Look out at the beautiful Lake Okanagan on any given day and you'll almost always see some stand-up paddleboarders making the most of our summers in paradise. I have long admired from the shore, remarking on their grace and imagining the quiet calm of being out on the lake, but had not yet had the opportunity to try it for myself. Then, a couple weekends ago, I finally got my chance!
I had a great time and, as a chiropractor, I couldn’t help but ponder while out on the water of the many ways it can benefit both the body and mind. Soaking up the sun and the views are obviously lovely, but here are four more benefits of stand-up paddleboarding!
Once you step (or kneel) onto a SUP (stand-up paddleboard) you will instantly realize how much of your body is being engaged in this seemingly simple activity. Your core is important in all activities and if you engage it properly, it can help protect your low back from injury during the many activities of day-to-day life. Your core is primarily made up of your transverse abdominus, multifidus, obliques, diaphragm, and your pelvic floor. These all work together like a closed cylinder to help provide stability to your spine and a fixed point from which your limbs can move.
When you stand for the first time on a board or battle rougher waters than expected, you’ll know right away that balance is key! Dynamic surfaces are one of the best ways to train for balance and being out on the water certainly fits that bill. The challenge of balance increases as you raise your centre of gravity. This basically means that sitting is the easiest position and the challenge gets harder as you kneel and eventually stand. If your first time is anything like mine, you’ll fall a few times. That’s ok! Just get back on your board and try again. It's part of learning and helps you not to take yourself too seriously.
This is a somewhat “hidden” benefit to rowing and pulling activities, such as SUPing. As you paddle from either side, your arms are working hard to move you and the board forward. Depending on the roughness of the water, you'll sometimes have to fight wind and waves too! Your whole shoulder girdle is brought into play for these movements to happen and to keep your shoulder stable and strong. Your rotator cuff muscles, trapezius, deltoids, and pectorals all "turn on" to play their role. Bicep curls may give you the appearance of strong arms, but building stable and strong shoulders with functional activities like paddling is extremely important to help prevent injuries.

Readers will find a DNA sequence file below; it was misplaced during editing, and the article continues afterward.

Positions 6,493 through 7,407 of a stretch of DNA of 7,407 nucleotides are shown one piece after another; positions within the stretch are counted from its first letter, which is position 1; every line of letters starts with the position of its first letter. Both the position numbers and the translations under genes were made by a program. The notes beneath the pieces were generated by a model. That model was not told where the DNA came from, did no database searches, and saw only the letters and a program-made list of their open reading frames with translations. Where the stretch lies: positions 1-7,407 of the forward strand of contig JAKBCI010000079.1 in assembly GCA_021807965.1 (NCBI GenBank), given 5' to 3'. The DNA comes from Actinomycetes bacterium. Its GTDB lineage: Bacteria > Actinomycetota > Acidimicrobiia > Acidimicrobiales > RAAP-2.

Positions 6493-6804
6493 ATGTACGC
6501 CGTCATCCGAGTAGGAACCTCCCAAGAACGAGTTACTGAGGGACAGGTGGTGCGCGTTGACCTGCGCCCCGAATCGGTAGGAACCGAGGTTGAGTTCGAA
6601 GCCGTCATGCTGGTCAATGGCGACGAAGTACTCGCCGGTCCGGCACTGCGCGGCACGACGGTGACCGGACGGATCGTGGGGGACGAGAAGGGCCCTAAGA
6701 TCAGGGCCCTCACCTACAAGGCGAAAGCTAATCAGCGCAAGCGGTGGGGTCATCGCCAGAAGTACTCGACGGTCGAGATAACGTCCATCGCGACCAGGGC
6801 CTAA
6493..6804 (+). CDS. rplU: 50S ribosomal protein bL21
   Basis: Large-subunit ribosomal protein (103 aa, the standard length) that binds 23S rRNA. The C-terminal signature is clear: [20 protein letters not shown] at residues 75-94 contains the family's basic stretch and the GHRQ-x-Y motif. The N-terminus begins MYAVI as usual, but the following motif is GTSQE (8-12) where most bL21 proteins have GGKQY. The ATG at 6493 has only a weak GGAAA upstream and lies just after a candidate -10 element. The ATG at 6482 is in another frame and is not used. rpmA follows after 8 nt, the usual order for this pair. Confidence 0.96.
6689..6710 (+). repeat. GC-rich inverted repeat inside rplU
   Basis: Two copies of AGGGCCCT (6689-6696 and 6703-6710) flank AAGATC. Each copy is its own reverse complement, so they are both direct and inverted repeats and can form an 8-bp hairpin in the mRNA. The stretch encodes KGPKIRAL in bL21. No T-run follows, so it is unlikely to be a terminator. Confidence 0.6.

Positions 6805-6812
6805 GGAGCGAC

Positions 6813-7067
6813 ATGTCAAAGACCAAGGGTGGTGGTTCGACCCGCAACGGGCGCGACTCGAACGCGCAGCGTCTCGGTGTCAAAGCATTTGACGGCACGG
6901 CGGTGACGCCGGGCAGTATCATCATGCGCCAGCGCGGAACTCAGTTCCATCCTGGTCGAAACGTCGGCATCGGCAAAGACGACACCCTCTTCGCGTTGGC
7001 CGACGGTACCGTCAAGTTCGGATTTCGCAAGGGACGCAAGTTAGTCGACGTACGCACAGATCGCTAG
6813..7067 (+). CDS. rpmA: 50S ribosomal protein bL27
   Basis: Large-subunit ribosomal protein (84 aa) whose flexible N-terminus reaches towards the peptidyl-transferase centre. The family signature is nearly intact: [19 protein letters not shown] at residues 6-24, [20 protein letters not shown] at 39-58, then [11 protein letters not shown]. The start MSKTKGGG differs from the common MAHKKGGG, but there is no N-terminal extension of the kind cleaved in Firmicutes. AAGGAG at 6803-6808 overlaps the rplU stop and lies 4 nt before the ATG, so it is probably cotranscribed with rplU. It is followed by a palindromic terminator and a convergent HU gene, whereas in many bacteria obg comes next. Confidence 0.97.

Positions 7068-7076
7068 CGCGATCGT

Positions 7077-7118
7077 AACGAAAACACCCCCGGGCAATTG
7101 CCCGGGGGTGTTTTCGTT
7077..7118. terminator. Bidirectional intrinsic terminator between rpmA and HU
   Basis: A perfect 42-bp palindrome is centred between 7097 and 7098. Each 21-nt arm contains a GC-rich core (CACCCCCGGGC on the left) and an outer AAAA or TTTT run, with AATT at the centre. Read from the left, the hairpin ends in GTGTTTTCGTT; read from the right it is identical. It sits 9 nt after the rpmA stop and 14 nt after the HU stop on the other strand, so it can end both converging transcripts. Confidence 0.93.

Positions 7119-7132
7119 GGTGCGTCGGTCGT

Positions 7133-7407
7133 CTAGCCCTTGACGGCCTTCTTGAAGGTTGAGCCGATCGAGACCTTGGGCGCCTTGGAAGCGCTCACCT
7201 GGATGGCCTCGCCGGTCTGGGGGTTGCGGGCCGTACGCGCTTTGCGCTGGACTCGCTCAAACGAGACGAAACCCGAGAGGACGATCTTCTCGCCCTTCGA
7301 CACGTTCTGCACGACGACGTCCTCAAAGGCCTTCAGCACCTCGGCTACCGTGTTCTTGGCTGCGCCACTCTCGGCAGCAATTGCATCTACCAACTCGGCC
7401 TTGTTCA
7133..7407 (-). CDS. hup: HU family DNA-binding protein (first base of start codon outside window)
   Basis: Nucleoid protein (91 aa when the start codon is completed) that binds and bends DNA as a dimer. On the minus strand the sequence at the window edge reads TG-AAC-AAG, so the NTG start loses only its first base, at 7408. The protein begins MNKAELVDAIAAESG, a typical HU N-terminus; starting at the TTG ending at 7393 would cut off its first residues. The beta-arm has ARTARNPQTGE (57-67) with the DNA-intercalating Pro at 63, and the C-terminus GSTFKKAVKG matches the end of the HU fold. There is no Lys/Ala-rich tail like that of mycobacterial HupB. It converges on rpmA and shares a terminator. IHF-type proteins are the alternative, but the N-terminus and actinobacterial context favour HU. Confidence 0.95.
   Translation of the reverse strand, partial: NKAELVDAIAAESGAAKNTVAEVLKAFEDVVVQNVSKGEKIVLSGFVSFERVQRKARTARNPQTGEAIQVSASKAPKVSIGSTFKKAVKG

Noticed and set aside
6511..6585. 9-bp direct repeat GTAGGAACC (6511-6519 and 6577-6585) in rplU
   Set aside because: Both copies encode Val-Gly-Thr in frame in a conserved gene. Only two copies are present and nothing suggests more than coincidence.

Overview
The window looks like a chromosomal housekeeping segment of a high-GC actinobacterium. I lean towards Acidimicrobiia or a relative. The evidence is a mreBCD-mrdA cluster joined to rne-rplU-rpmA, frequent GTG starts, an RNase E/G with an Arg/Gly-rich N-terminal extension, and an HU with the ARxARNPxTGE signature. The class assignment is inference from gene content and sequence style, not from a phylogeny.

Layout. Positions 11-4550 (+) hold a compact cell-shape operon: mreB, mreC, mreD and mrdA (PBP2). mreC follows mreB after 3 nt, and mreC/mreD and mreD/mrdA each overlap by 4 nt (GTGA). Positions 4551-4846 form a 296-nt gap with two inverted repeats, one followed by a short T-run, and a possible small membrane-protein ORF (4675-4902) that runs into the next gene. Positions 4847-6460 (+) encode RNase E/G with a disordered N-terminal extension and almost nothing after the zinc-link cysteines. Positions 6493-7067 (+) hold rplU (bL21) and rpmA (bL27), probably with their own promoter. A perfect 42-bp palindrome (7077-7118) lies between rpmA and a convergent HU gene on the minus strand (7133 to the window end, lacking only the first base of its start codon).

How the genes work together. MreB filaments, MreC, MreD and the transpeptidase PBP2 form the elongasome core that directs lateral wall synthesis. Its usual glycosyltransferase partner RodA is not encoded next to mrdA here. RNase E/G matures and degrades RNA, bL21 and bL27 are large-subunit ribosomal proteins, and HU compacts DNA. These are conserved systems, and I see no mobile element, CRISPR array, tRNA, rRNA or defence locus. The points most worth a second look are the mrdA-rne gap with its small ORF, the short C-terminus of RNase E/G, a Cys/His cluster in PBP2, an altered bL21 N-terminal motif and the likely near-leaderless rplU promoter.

We live in one of the most beautiful places in the country and getting out on the lake to enjoy it is a great way to relax. The repetitive nature of paddling and rowing activities can also have a meditate component. Just getting out for 30 minutes is a fantastic way to disconnect from your stressors and reconnect with nature. Press the reset button. You can also make it a workout for as long as you want, challenging yourself to gain in speed and stamina, and let your body and mind become totally engaged in the rhythm of the paddle.
Learning a new skill is usually a challenge, especially for those who may not consider themselves the most athletic kid on the block (*cough…me*). I discovered that stand up paddleboarding is so adaptable, you really can start anywhere; even just getting to sit on your board and enjoy the view can be therapeutic! I really enjoyed my first weekend of paddling - feeling my body engage in a new activity and new challenges. I look forward to getting out again soon and discovering even more benefits of this awesome sport.